Nicola McDougall cover
Co-author of The Female Investor, Nicola McDougall, hopes to help create the future generation of financially independent women. Image supplied.
  • Ms McDougall hopes The Female Investor will help create the first generation of financially free women
  • Says she is motivated by the knowledge that financial outcomes are typically much worse for women, particularly in retirement
  • Does not believe interest rates or property prices are cause for concern, urges investors to keep their eyes on the horizon

Journalist and fellow The Property Tribune contributor Nicola McDougall is taking the publishing world by storm with the release of The Female Investor, co-authored with Kate Hill.

In part 1, we spoke with Ms McDougall about spending her early years as a traveler and creative, before finding her feet in property investment, a journey that inspired the newly-released book.

Now, we explore how The Female Investor hopes to assist women of all ages to find their own financial freedom through property.

A dream to close the gender gap

Ms McDougall first pitched the idea for the female-targeted book in 2018, receiving interest from Wiley. Though as it often does, life got in the way and she found herself too busy to pursue the idea.

It was over mocktails and tapas inside Sydney’s Opera Bar that Nicola told a good friend, Kate Hill, of her idea to help other women realise their property dreams.

“I sort of mentioned the book and she said, ‘You should really do that. Women really need this information.'” said Ms McDougall, of the friendly catch-up that lead to the women deciding to collaborate on the book.

From there The Female Investor was born, which has since ranked highly in the accounting and finance charts on online bookstore Booktopia.

The Female Investor
The Female Investor, by Nicola McDougall and Kate Hill. Image supplied.

As for why empowering women to begin investing in property is so close to her heart, Ms McDougall says she is driven by the knowledge that financial outcomes for women are often inferior to men.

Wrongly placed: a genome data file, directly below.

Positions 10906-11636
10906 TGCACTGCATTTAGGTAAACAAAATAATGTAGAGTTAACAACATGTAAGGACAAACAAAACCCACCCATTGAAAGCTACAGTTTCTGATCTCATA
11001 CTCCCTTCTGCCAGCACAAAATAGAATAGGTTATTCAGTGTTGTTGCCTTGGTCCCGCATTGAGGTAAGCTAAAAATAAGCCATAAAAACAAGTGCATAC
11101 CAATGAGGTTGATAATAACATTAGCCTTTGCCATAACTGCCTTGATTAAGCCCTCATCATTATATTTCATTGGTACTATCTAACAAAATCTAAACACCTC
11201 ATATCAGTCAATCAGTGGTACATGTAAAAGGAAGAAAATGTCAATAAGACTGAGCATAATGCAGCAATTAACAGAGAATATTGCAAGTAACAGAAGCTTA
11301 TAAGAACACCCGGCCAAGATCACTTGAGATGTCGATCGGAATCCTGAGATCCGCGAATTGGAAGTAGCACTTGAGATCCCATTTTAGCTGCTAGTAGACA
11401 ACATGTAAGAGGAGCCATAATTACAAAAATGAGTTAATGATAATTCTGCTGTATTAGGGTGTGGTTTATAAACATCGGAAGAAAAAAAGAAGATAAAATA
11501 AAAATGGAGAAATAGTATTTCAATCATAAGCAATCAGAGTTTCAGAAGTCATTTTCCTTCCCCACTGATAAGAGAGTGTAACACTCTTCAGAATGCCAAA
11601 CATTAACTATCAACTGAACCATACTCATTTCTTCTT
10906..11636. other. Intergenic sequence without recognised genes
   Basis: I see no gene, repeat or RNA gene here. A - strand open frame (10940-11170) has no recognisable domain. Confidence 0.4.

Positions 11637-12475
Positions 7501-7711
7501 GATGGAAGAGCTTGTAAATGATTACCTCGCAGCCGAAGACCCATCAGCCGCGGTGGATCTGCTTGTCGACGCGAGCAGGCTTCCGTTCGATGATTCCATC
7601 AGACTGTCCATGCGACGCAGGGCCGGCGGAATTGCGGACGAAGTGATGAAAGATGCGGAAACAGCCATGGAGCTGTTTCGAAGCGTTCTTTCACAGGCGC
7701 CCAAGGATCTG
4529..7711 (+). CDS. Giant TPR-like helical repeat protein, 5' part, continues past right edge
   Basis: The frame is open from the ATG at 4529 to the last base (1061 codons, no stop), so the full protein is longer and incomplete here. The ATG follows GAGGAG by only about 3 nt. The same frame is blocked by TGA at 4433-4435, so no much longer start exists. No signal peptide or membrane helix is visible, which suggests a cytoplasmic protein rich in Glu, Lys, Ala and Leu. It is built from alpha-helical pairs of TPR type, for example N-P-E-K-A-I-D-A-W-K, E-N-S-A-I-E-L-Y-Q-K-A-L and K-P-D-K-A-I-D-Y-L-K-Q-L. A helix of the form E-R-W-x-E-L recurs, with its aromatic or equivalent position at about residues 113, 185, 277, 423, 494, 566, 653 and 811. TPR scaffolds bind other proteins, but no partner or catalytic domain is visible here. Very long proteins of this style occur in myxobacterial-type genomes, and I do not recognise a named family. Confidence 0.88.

“More women than men end up in poverty in retirement.

“More women than men have to sell the family home and move to lower cost accommodation in retirement. More women than men have to actually go back into the workforce in retirement because they can’t financially survive,” she said.

Ms McDougall says however, that she doesn’t believe we are simply stuck in the dark ages when it comes to gender-based financial inequalities. Rather, these imbalances are a reflection of the fact that many women step away from the workforce to raise children, and find it difficult to close the gap after returning.

“This disparity between male and female super balanced balances actually begins when a woman’s in your 20s or late 20s, which was really quite surprising when I learned that research for the book, and it never recovers.”

According to a report by AustralianSuper, Australian women were found to retire with an average of 42% less super than a man.

That’s a figure Nicola hopes to see change, with a dream to help create the first generation of financially independent women.

The Female Investor contains information and advice for women of all ages and aims to help them get a foot on the property ladder, while acknowledging that everyone’s journey will be different.

“There’s no one size fits all model in property investment and that’s a very important point.

“Kate and I also said that if we could motivate or inspire one woman, one woman to do something, then writing the book would have been worth it,” she added.

Nicola McDougall headsho

Current climate not a cause for concern

As for whether we should be concerned by the influx of negative talk surrounding rising interest rates, Ms McDougall reminds buyers and investors that a minor adjustment of 2.5% is just that – minor.

“I think it’s important for existing borrowers and future borrowers to understand that interest rates and interest rate movements are a normal part of monetary policy.”

She added that very low interest rates are a sign of a weak economy, and a rise in interest rates signals a strengthening economy which is positive for us all.

Fluctuations in property prices should not be of any large concern either, with it being common for capital cities and regional centers to be doing different things at different times.

“it’s really about as an investor, or a home buyer, not being scared of temporary fluctuations in the property market and always just remembering that real estate is a long term investment.

“You really just need to keep your eye on the horizon,” Ms McDougall concluded.

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